The programme is quite ambitious and includes a number of fundamental innovations and changes. Its major objectives are the following: to restructure the education system with a view to making it efficient and cost-effective; to promote gender equity in education; to increase the national budget allocation to education; to increase access to education and life-skills training; to rehabilitate the dilapidated infrastructure; to supply and maintain sufficient numbers of teachers; to build capacity for the provision of quality education; to create conditions for effective coordination of policies, plans and programmes.
The restructuring process has been governed by three principles, namely: decentralization, liberalization and cost-sharing. The government liberalized the provision of learning and teaching materials (such as textbooks, tools and equipment) as well as the establishment of learning institutions. Furthermore, although they must respect the government's educational policy, private organizations, individuals, religious bodies and local communities now have the right to establish and control their own schools. One major feature of the decentralization has been the establishment of Education Management Boards, through which decision-making power has devolved to the local level.
These reforms have had a positive impact. Such a decentralized system of management and administration has had several advantages, such as a quick response to problems and needs, and the involvement of the local community in decision-making, thereby creating a sense of belonging to the education system. Sufficient capacity exists in the system to admit all eligible 7-year-olds. Access and equity have improved due to the introduction of certain programmes as the Programme for the Advancement of Girls’ Education (PAGE), the emergence of community schools across the country, and the introduction of a community based, interactive radio programme targeting children who have never been to school. The quality of education has also improved due to better pre-service and in-service teacher training, new education management training programmes, a curriculum that is more responsive to society’s needs, and the introduction of primary reading programmes aimed to ensure that primary school children learn to read fluently and effectively across the curriculum.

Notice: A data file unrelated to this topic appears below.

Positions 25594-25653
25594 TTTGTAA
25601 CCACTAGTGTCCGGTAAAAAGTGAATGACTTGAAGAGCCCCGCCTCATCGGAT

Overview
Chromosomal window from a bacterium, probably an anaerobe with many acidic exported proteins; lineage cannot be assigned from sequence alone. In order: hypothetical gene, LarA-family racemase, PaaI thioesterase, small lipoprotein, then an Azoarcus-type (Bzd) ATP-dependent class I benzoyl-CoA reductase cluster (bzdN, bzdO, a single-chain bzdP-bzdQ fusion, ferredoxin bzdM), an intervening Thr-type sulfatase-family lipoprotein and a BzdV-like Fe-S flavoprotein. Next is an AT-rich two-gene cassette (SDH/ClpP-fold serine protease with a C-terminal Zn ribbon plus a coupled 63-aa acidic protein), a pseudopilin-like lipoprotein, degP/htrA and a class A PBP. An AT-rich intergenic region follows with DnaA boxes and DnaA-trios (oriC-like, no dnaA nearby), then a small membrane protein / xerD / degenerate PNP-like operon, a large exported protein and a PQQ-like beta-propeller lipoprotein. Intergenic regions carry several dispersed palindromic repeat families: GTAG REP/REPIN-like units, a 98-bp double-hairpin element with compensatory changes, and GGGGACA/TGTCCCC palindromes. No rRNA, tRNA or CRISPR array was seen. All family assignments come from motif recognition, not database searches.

In 1999 the Ministry of Education together with international development agencies embarked on the Basic Education Sub-Sector Investment Programme (BESSIP) to address the needs of grades 1–7. The programme covered the years from 1999 – 2002. The two main goals of BESSIP were to increase enrolment levels and improve the quality of education. In order to achieve these goals, nine components were established, namely: Overall Management; Infrastructure; Teacher Development, Deployment and Compensation; Educational Materials; Equity and Gender; School Health and Nutrition; Basic School Curriculum; Capacity Building and Decentralisation; and HIV & AIDS.